Tell us about your business/organisation model:
We are a not-for-profit social enterprise and a community interest company, which means our work has a strong community emphasis. All profits are channelled back into the business in order to create more cycling opportunities for the local community. Bikeworks promotes ‘inclusive cycling for all’ and works to get beyond the ‘usual suspects’.
Bikeworks operates as a community cycle hub providing cycle training (Bikeability) to children and adults in East London. We specialise in disability cycling, cycling for health (GP referred patients who will benefit from the exercise) and the business also handles bike recycling (second-hand /refurbished bikes), accessories sales and bike repairs.
At Bikeworks we also operate a professional development work-based learning programme for formerly homeless individuals, leading to qualifications as cycle instructors and/or bike mechanics (City & Guilds). The programme has been extremely successful since starting in January 2009, with eight out of 24 participants starting the three-month programme moving into paid employment.
We provide other services including Dr Bike, cycling promotion and consultancy with large companies. Recently, we have secured a contract for a new bike hire scheme on the green way overlooking the 2012 Olympic site.
What are the short and long term ambitions of Bikeworks?
To use the bicycle as a vehicle of change. Short term, to get more people cycling, both adults and children and to develop more innovative ways to reach those who choose not to cycle. These can include dedicated programmes for mums on bikes, or for those with mental health problems. In the long term, we are looking to expand with a view to replicate the Bikeworks community cycling hub model in other areas of the UK. Bikeworks aims to continue to be a one-stop-shop for cycling with a friendly supportive face to help remove the barriers that may be restrictive to those new to cycling, disabled cyclists, or those on a tight budget.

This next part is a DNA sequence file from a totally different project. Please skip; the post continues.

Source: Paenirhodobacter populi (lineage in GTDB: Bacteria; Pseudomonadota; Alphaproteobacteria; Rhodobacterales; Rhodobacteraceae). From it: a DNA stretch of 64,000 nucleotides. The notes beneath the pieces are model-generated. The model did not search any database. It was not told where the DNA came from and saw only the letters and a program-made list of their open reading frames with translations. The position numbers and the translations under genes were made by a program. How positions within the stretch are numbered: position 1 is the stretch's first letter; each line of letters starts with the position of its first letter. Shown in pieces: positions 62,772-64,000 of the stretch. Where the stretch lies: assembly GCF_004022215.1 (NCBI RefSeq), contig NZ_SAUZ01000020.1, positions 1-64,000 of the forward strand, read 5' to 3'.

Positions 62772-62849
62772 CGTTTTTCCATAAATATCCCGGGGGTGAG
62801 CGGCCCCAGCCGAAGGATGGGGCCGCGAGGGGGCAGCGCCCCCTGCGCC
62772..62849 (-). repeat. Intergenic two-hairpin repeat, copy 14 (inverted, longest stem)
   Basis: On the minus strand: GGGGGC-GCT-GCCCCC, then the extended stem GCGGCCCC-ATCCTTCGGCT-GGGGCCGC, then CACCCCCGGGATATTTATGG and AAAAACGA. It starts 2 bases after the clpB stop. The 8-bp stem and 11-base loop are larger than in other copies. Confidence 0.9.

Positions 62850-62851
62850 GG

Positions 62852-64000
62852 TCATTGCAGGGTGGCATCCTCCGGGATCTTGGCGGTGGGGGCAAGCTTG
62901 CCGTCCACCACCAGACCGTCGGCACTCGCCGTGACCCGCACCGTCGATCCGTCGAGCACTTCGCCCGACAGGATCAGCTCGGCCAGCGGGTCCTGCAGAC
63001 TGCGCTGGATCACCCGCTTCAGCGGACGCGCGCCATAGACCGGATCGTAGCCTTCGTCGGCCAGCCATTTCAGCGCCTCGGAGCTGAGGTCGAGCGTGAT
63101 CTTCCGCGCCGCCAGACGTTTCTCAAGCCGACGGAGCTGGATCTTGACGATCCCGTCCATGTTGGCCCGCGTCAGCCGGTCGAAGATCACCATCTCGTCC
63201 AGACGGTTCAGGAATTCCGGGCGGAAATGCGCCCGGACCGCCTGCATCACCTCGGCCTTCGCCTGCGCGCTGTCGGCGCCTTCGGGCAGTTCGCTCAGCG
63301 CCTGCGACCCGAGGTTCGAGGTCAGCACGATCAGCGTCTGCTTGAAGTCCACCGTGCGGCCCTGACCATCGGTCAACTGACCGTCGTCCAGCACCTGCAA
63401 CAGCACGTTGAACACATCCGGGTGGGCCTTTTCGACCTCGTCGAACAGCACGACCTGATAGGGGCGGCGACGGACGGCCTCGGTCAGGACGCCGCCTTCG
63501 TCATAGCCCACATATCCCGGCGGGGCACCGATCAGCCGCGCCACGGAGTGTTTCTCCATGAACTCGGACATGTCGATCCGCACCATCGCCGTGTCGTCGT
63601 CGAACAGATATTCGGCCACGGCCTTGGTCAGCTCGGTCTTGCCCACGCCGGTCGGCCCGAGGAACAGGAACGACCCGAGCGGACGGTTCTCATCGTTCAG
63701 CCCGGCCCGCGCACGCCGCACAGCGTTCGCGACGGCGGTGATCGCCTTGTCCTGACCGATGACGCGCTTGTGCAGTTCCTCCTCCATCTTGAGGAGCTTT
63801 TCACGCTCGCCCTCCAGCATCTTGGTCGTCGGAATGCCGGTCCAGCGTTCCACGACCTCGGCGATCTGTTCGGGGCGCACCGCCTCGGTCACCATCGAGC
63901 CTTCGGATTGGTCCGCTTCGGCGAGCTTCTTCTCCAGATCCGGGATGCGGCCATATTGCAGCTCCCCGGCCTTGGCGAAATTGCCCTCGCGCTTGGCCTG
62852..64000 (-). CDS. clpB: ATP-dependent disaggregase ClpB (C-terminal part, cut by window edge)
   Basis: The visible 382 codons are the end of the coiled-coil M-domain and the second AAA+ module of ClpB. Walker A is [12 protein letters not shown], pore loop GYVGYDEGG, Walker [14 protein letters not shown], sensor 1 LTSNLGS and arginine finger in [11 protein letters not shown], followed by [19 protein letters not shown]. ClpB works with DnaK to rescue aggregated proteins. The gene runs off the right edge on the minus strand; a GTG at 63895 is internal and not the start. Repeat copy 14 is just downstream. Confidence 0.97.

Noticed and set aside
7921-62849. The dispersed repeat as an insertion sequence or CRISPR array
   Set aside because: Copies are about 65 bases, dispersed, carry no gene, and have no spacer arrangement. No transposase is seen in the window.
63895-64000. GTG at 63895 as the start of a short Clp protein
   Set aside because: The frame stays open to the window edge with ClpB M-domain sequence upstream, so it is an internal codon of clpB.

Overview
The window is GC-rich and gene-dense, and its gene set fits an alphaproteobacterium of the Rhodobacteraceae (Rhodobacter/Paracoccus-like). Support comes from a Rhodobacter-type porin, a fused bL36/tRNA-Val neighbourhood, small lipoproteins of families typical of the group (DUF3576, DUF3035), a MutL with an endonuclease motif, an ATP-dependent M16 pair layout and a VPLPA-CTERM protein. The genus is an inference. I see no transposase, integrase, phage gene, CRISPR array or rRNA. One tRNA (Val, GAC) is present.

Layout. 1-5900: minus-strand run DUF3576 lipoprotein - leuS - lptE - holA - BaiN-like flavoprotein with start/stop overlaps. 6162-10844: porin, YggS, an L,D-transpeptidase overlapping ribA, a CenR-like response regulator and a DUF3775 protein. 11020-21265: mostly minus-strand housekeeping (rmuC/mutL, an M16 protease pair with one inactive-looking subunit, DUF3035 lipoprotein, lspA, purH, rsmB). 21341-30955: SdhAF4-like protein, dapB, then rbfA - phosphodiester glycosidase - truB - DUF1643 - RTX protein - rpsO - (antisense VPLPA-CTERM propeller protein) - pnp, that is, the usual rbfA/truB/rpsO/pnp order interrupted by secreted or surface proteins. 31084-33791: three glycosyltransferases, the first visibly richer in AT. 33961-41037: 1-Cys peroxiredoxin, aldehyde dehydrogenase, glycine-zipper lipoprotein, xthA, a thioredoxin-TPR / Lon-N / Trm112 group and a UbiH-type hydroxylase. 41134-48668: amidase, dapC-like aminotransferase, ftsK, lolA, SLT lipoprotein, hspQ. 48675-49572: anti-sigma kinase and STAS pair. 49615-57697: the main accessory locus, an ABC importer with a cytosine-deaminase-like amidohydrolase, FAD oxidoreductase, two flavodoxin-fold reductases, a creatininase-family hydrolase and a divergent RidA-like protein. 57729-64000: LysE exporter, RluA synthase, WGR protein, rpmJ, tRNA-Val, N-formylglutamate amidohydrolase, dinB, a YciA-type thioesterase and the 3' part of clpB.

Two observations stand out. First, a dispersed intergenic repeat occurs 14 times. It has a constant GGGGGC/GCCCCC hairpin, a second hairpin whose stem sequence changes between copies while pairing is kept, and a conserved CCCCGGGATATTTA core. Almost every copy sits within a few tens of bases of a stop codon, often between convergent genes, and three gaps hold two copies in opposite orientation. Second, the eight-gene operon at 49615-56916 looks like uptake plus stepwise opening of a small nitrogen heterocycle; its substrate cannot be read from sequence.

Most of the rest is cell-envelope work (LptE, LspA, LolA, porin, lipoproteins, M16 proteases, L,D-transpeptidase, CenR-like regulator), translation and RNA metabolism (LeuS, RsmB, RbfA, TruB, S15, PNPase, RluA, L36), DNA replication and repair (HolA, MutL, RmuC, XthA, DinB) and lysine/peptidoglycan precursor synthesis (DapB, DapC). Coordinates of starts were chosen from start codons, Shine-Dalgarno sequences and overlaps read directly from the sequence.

How are you tackling environmental concerns?
We have a particular emphasis on bicycle recycling whereby bikes are donated by the police, local authorities and the public and are then refurbished for sale. This helps keep abandoned bikes from landfill and extends the working life of a bike significantly. We’ve refurbished over 1,000 bikes in the past twelve months, so that’s about 15,000 kilos of steel and aluminium that’s getting another lease of life.
Spare parts are kept for future sale as they’re useful for second-hand components to make repairs for the public more affordable.
How much of the business revolves around the workshop?
Roughly 20 per cent of our income comes from the workshop. Work is carried out in-house by our team of four mechanics.
Does freelance fleet repair bring much income to the business?
We have recently won the tender for bike repairs for employees working in the Olympic Park in Stratford, London, building on smaller existing contracts. So far, this remains a small aspect to our business, but one we expect to grow going forward.
As a not-for-profit organisation, where is revenue channelled?
All profit is channelled back into the business to facilitate growth, develop new cycling initiatives and support sustainability.
How are the mechanics trained?
Our mechanics that service customers’ bikes are Cytech level three trained and trainees on Bikeworks ‘cycle into work’ programme. They’ve all obtained a City and Guilds qualification in mechanics.
Do you have a rental scheme?
Currently we don’t rent bikes to the general public, but we have a fleet that can be used by adults who are undertaking Bikeability training or those referred by their GP (Primary Care Trust). Our new bike hire service for public use at the Olympic site will be available shortly.
Telephone: 020 8980 7998
Owner and MD: James Blakemore and Dave Miller
Opening times: Mon to Thurs 09.00 to 18.30, Friday 09.00 to 17.30, Saturday 10.00 to 17.00